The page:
The fine details on the storm still need to get ironed out, but there is the likelihood of widespread impacts in all corners of the state. If you have to travel on Tuesday, expect it to be a slow one with slick roads, and low visibility from potential whiteout conditions.
What I present here is NOT the final answer, but as of early Saturday morning, the best idea I can generate. Expect changes to the forecast, and potential surprises the day of the event. Nothing is carved in stone yet.
The pieces that make up the storm
For those that have followed along over the past couple of days, I've presented this chart to show the ensemble layout of the individual 51 members of the European model to show potential track and timing variations. Where in yesterday's post the members were south and east of the benchmark point (40° N / 70° W), the trend to this point has been north and west. The location on the lows are widely scattered here as the individual members disagree on where the pieces of the storm come together. Why is that? There is a shortwave piece over the Canadian Prairies that the timing of it's arrival is still in question. Whereas in this same chart here yesterday indicated a more southeast grouping, it was because that shortwave accelerated quicker to arrive and help drive the storm more out to sea. That idea has backed off for now, and consequently a more northwesterly track is in play, which brings the mountains and north back into the picture for snowfall.
With the shift in ideas defined, the actual track and intensity is still to be figured out due to timing, which that will begin to come into a better view by Sunday morning.
With a more northwesterly track idea in mind here, that brings the mixed bag scenario into play for the coastal plain and eastern areas of the state. A storm track into the Gulf of Maine brings the mix, whereas a track over Nova Scotia brings a snowy affair for all. For now, I am thinking the mix idea is going to come into play here.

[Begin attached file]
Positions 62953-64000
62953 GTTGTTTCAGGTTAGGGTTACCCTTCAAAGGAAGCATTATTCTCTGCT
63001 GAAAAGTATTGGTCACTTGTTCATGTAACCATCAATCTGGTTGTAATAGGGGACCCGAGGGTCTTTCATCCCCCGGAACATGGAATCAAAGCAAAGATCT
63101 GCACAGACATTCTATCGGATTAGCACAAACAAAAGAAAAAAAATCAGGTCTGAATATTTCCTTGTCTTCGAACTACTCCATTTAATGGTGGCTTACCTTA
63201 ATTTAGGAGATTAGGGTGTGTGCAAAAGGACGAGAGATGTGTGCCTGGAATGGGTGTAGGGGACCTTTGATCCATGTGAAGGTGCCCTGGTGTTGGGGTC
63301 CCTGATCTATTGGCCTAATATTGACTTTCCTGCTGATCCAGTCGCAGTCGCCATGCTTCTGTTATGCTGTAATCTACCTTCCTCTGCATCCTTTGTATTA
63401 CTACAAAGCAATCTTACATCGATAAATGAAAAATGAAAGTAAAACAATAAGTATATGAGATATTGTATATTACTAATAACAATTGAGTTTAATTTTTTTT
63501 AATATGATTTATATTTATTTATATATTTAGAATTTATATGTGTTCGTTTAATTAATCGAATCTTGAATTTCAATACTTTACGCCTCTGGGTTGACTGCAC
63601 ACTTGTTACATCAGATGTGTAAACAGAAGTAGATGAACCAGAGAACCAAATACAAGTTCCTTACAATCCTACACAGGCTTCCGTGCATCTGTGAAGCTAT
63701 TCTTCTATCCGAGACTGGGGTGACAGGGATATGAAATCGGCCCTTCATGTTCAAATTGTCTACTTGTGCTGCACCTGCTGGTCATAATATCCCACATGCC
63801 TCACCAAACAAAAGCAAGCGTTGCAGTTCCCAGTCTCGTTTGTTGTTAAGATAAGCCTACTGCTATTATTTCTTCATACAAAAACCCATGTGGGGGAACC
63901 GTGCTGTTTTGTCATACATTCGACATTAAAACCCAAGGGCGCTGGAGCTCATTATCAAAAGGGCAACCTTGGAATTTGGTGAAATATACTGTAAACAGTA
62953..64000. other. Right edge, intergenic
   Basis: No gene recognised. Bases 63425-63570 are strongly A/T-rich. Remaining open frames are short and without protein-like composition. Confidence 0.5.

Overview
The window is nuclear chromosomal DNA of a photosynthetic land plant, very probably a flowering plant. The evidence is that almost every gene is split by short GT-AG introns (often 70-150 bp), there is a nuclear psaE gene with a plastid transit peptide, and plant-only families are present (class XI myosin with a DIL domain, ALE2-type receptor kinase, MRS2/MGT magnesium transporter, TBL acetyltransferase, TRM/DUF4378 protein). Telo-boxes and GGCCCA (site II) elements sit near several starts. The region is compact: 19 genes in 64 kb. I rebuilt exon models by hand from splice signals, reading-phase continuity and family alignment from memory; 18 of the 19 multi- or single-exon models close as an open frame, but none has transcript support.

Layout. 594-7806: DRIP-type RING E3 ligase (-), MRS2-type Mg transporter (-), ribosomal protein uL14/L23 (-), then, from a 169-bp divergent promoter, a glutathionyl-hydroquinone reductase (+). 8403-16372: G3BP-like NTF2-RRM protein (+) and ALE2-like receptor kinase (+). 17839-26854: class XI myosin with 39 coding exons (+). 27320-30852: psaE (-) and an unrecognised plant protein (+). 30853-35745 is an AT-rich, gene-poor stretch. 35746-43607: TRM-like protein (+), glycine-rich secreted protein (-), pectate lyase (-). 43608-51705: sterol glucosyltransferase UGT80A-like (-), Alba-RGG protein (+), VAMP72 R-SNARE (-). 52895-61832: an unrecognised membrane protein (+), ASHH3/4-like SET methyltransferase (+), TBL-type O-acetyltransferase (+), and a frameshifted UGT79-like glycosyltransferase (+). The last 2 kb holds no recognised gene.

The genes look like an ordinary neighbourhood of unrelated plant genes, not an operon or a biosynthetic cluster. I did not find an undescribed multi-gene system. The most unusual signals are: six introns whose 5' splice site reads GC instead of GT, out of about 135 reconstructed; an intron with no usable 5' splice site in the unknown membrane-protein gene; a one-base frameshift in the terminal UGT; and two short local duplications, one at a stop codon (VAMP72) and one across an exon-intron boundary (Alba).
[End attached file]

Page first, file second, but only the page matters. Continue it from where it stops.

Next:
This is a look at a sounding idea, also known as a SKEW-T graphic. With the track potentially coming into the Gulf of Maine, that increases the likelihood of warm air coming in aloft. This idea depicts that notion well. Snow growth is good the onset of decent, but the warm nose could poke in and turn the snow to liquid, then refreeze to form sleet as it heads to the surface. This will impact snow totals where it falls, not to mention make roads and walkways extra greasy.
At this point, it appears that the storm could bring roughly 1" of liquid equivalent precipitation with it. A rough draft idea on snow indicates potential for 8-14" of snow for interior areas where mixing does not occur. For the coastal plain, precipitation starts as snow then changes to sleet, perhaps pockets of freezing rain then potentially rain for eastern Washington County. Since timing is still to be ironed out, it's not fair for me to say just how much snow will fall before the change. It appears that it will be enough for road crews to move and treat.
For those looking at model charts with snowfall ideas, here's a pro tip for you: sleet messes them up big time, They overestimate snow by a long shot. Don't trust them.
If there is bust potential in precipitation amounts, how quick the storm intensifies may bring dry slotting into the picture and lower totals that way.
With all of this comes the concern for wind. Coastal areas have a fair chance of seeing 40-50 mph gusts, if not higher, and interior areas could feel it also. A track into the Gulf of Maine brings wind further inland. With the wind, potential for warm air intrusion for the coastal plain, there could be areas of heavy wet snow which sticks to trees and power lines, and we know that does not end well. It would be a good idea to check your supplies and pick up what you need over the weekend in case power is lost for a day or two.
The other concern here is for the shorelines. Strong storms in the Gulf of Maine bring surf and storm surge. The high tide to be most concerned with is the 2 PM hour on Tuesday. Astronomical tides are waning, but still in play here. Seas are forecast in the 13-18' region for now, and may go higher or lower, pending on how this plays out. Beach erosion and splash-over are possible, and there is potential for minor flooding.
More information and links to marine forecasts are provided on the marine page here on the website.
Stay tuned for updates.
Will there be rain, ice or snow? This graphic explains how having different layers of warm and cold air between the clouds and the ground determines the type of precipitation that hits the ground. nssl.noaa.gov/education/svrwx101/winter/types/
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